Maintaining Mohawk identity
June 22, 2018
Language forms a critical part of identity. Canada’s Indigenous languages form not only part of the country’s cultural mosaic but also carry history and meaning for millions of people from coast to coast to coast.
Yet, of the 60 unique Indigenous languages recognized by the Assembly of First Nations (AFN) in Canada, all but one (Inuktitut) are considered critically endangered. A 2009 report from United Nations Educational, Scientific and Cultural Organization (UNESCO) found that dozens of Indigenous languages in Canada were ‘near death’, and that Canada had the fifth highest number of endangered languages in the world.
In 2015, Canada’s Truth and Reconciliation Commission called on the government and the higher education sector to increase their support for Indigenous language revitalization. The intent was to ensure the languages would be passed onto the next generation, and that credentialed programs would be created to educate others in these languages.
On National Indigenous Peoples Day 2018, Queen’s University announced a partnership with Tsi Tyónnheht Onkwawén:na which would see the two organizations work together to deliver a certificate program in Mohawk Language and Culture in the community of Tyendinaga.
“To move forward in a good way, it is imperative that we forge strong alliances – such as this partnership – to ensure that we as an institution are responding appropriately to the recommendations of the TRC and to the needs of local Indigenous communities,” says Daniel Woolf, Principal and Vice-Chancellor. “This certificate is distinctive in the way it provides training in both Mohawk language and culture directly to members of the Tyendinaga community, and I am proud that Queen’s is a part of this important initiative.”
Tsi Tyónnheht Onkwawén:na is based in Tyendinaga Mohawk Territory and is dedicated to the revitalization of the Mohawk language, culture, and worldviews.
“We have been delivering Mohawk language and culture courses in the Tyendinaga community since 2004,” says Callie Hill, Director of Tsi Tyónnheht Onkwawén:na Language and Culture. “What is new and unique about this certificate is our partnership with Queen’s University and fact that students who complete the certificate will be able to apply their credits towards a degree at Queen’s. These university credits are definitely an added bonus for our students.”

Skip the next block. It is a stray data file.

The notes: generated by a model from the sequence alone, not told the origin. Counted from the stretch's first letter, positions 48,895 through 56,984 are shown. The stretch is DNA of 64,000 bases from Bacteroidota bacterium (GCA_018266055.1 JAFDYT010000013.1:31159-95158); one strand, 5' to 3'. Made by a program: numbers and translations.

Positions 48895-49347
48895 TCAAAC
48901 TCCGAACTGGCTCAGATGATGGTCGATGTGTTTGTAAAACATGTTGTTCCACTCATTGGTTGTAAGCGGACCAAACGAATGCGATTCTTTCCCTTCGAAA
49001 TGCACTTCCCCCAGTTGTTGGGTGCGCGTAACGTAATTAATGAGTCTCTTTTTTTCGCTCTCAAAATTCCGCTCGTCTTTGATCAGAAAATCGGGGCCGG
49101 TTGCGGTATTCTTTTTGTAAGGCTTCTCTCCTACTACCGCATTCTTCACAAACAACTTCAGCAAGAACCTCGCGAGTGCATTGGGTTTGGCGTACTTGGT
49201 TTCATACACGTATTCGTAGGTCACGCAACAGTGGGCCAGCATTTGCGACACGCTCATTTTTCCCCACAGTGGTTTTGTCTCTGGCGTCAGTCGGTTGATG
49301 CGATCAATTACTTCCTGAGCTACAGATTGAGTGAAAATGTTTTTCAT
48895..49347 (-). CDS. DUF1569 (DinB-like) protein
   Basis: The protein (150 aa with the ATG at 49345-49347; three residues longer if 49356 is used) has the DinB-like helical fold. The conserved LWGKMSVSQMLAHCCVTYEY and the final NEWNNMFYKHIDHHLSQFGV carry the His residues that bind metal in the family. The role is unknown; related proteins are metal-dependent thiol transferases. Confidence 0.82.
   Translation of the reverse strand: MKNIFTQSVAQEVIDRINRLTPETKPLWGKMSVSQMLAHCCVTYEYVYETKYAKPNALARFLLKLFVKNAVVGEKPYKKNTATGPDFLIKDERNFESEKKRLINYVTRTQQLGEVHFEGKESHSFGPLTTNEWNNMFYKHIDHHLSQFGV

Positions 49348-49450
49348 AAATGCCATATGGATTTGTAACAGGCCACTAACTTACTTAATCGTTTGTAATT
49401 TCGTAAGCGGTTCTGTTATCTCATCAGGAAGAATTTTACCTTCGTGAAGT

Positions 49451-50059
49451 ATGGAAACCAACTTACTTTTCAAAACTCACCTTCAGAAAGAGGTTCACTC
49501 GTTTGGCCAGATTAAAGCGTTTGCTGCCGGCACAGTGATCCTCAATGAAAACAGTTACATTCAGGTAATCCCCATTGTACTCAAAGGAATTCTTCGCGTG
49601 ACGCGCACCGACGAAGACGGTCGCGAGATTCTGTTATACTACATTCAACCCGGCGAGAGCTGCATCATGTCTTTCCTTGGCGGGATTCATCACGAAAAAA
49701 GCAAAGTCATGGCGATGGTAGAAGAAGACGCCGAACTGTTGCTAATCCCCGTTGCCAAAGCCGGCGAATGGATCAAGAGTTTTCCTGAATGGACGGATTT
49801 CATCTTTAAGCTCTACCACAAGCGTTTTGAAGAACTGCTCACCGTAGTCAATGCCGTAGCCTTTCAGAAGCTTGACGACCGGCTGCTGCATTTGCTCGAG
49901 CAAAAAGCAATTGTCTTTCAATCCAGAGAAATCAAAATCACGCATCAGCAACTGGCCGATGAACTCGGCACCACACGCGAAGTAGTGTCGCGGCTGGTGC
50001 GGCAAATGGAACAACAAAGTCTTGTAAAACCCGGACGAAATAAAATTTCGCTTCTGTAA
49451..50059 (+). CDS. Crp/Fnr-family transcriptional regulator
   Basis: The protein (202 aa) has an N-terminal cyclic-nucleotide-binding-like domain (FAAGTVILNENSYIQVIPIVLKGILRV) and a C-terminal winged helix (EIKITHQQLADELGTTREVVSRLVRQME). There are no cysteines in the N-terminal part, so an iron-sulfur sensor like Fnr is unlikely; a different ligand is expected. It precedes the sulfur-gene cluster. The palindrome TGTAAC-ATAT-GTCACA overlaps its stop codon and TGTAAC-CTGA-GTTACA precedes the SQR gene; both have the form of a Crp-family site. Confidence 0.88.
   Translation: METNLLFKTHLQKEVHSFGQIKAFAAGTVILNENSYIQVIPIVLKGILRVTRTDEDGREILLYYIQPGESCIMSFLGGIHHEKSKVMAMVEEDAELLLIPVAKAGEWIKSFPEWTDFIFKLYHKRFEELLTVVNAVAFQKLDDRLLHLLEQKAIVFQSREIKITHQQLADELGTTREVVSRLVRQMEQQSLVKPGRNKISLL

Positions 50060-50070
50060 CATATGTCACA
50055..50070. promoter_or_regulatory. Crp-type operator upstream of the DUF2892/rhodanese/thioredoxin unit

The courses will be delivered by Queen’s University’s Faculty of Arts and Science, Department of Languages, Literatures, and Cultures. This certificate will provide students knowledge of the Mohawk language while embedding the students in culturally rich learning experiences. Courses will introduce students to the many traditions, histories, and worldviews of the Mohawk people.
The certificate is intended to be completed over two years. Completing the course will involve both in-person instruction along with homework and some online learning.
Thanyehténhas (Nathan Brinklow) is Turtle Clan from Tyendinaga Mohawk Territory, and will be one of the certificate’s instructors. Mr. Brinklow also teaches Mohawk language courses at Queen’s, but he grew up without speaking or understanding Mohawk.
“I did sing hymns with my grandmother, which sparked my interest in the language leading to me learning Mohawk as an adult,” he says. “In my experience, language and culture are inseparable. Mohawk is a vivid language that allows the speaker to see how previous generations encountered and interacted with the world.”
This launch follows the creation of an on-campus Indigenous Languages and Cultures certificate program, focused on Mohawk, Anishinaabemowin, and Inuktitut languages and cultures.
For more information on this new program, visit queensu.ca/artsci/mohawk